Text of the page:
Born Erich Weisz on March 24, 1874, in Budapest, Hungary, young Harry Houdini moved with his family to Appleton, Wisconsin, where he later claimed he was born. Fascinated with magic, he began performing and drew attention for his daring feats of escape. In 1893, he married Wilhelmina Rahner, who became his onstage partner as well. Houdini continued performing escape acts until his death, on October 31, 1926, in Detroit, Michigan.
Famed magician/entertainer Harry Houdini was born Erich Weisz on March 24, 1874, in Budapest, Hungary. One of seven children born to a Jewish rabbi and his wife, Erich moved with his family as a child to Appleton, Wisconsin, where he later claimed he was born. When he was 13, Erich moved with his father to New York City, taking on odd jobs and living in a boarding house before the rest of the family joined them. It was there that he became interested in trapeze arts.
In 1894, Erich launched his career as a professional magician and renamed himself Harry Houdini, the first name being a derivative of his childhood nickname, "Ehrie," and the last an homage to the great French magician Jean Eugène Robert-Houdin. (Although he later wrote The Unmasking of Robert-Houdin, a study that set out to debunk Houdin’s skill.) Though his magic met with little success, he soon drew attention for his feats of escape using handcuffs. In 1893, he married fellow performer Wilhelmina Beatrice Rahner, who would serve as Houdini's lifelong stage assistant under the name Beatrice "Bess" Houdini.
In 1899, Houdini's act caught the attention of Martin Beck, an entertainment manager who soon got him booked at some of the best vaudeville venues in the country, followed by a tour of Europe. Houdini's feats would involve the local police, who would strip search him, place him in shackles and lock him in their jails. The show was a huge sensation, and he soon became the highest-paid performer in American vaudeville.
"No performer should attempt to bite off red-hot iron unless he has a good set of teeth." - Harry Houdini
Houdini continued his act in the United States in the early 1900s, constantly upping the ante from handcuffs and straightjackets to locked, water-filled tanks and nailed packing crates. He was able to escape because of both his uncanny strength and his equally uncanny ability to pick locks. In 1912, his act reached its pinnacle, the Chinese Water Torture Cell, which would be the hallmark of his career. In it, Houdini was suspended by his feet and lowered upside-down in a locked glass cabinet filled with water, requiring him to hold his breath for more than three minutes to escape. The performance was so daring and such a crowd-pleaser that it remained in his act until his death in 1926.
Exploits Outside of Magic
Houdini's wealth allowed him to indulge in other passions, such as aviation and film. He purchased his first plane in 1909 and set out to become the first person to man a controlled power flight over Australia in 1910. While he did it after a few failed attempts, it later was revealed that Houdini was likely beaten to the punch by just a few months by a Capt. Colin Defries, who made a short flight in December 1909.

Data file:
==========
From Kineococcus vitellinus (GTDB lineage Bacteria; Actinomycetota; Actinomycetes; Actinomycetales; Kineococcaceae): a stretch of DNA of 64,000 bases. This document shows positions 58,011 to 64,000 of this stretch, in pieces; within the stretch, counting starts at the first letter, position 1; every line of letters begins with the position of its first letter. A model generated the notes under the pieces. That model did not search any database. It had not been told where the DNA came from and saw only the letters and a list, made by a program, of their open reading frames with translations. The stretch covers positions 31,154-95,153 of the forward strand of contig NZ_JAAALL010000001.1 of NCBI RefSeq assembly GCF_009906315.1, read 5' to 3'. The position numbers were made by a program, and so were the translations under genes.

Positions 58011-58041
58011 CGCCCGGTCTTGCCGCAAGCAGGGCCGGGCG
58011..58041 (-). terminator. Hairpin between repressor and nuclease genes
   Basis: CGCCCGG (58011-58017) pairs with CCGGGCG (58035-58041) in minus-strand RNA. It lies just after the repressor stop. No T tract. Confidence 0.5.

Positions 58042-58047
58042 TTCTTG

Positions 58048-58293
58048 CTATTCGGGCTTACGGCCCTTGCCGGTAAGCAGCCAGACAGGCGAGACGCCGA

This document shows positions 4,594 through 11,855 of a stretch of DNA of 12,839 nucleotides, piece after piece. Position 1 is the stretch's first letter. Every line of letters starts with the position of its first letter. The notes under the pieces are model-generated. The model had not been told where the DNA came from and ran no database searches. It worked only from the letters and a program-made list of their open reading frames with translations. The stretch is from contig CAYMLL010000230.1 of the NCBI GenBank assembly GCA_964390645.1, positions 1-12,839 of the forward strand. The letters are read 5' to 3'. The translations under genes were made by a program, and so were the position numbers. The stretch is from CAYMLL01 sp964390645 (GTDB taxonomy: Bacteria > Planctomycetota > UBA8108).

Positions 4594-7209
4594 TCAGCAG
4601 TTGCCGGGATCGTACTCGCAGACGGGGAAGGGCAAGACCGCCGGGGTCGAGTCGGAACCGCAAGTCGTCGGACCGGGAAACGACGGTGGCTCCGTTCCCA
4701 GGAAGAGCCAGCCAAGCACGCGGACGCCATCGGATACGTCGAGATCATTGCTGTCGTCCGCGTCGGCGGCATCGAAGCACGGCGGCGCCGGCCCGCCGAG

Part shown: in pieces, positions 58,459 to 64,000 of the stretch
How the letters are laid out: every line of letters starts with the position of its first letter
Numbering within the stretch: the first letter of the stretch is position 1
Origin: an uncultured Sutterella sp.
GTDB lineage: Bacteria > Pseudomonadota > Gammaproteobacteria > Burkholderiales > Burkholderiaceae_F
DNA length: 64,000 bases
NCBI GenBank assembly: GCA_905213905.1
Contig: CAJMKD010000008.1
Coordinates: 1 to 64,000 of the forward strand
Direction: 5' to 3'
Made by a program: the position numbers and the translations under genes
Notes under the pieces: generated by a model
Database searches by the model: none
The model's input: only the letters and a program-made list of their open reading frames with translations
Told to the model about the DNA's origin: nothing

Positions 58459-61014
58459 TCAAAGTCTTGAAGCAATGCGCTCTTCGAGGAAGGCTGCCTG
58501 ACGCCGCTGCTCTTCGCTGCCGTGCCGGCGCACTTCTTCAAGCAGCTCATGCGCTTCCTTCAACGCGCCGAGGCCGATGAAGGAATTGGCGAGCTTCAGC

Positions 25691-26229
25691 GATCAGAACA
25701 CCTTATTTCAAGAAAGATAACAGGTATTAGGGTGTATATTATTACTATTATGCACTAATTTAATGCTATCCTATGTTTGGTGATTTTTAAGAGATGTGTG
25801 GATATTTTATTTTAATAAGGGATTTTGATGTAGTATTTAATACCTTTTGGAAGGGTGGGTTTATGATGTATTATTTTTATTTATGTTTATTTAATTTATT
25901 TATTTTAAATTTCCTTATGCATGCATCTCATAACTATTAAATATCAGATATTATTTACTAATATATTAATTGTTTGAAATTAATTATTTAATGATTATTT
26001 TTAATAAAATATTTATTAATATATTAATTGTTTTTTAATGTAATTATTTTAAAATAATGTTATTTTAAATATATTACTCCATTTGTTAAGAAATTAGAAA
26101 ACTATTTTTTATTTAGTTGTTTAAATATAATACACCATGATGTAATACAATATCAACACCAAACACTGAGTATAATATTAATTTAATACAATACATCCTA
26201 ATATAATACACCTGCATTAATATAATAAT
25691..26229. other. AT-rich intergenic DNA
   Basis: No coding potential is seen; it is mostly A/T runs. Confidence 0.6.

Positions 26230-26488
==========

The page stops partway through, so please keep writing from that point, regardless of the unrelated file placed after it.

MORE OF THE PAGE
Houdini also launched a movie career, releasing his first film in 1901, Merveilleux Exploits du Célébre Houdini Paris, which documented his escapes. He starred in several subsequent films, including The Master Mystery, The Grim Game and Terror Island. In New York, he started his own production company, Houdini Picture Corporation, and a film lab called The Film Development Corporation, but neither was a success. In 1923, Houdini became president of Martinka & Co., America's oldest magic company.
Houdini's publishing career didn't end with his literary takedown of Jean Eugène Robert-Houdine, either, as he later wrote Miracle Mongers and Their Methods (1920) and A Magician Among the Spirits (1924).
As president of the Society of American Magicians, Harry Houdini was a vigorous campaigner against fraudulent psychic mediums. Most notably, he debunked renowned medium Mina Crandon, better known as Margery. This act turned him against former friend Sir Arthur Conan Doyle, who believed deeply in spiritualism and Margery's sight. Despite his activism against spiritual charlatanism, Houdini and his wife did in fact experiment with otherworldly spiritualism when they decided that the first of them to die would try to communicate from beyond the grave with the survivor. Before her 1943 death, Bess Houdini declared the experiment a failure.
A Mysterious Death
Though there are mixed reports as to the cause of Harry Houdini's death, it is certain that he suffered from acute appendicitis. Whether his demise was caused by a McGill University student who was testing his will by punching him in the stomach (with permission) or by poison from a band of angry Spiritualists is unknown. What is known is that he died of peritonitis from a ruptured appendix on October 31, 1926, at the age of 52, in Detroit, Michigan.
After his death, Houdini's props and effects were used by his brother Theodore Hardeen, who eventually sold them to magician and collector Sidney H. Radner. Much of the collection could be see at the Houdini Museum in Appleton, Wisconsin, until Radner auctioned it off in 2004. Most of the prized pieces, including the Water Torture Cell, went to magician David Copperfield.
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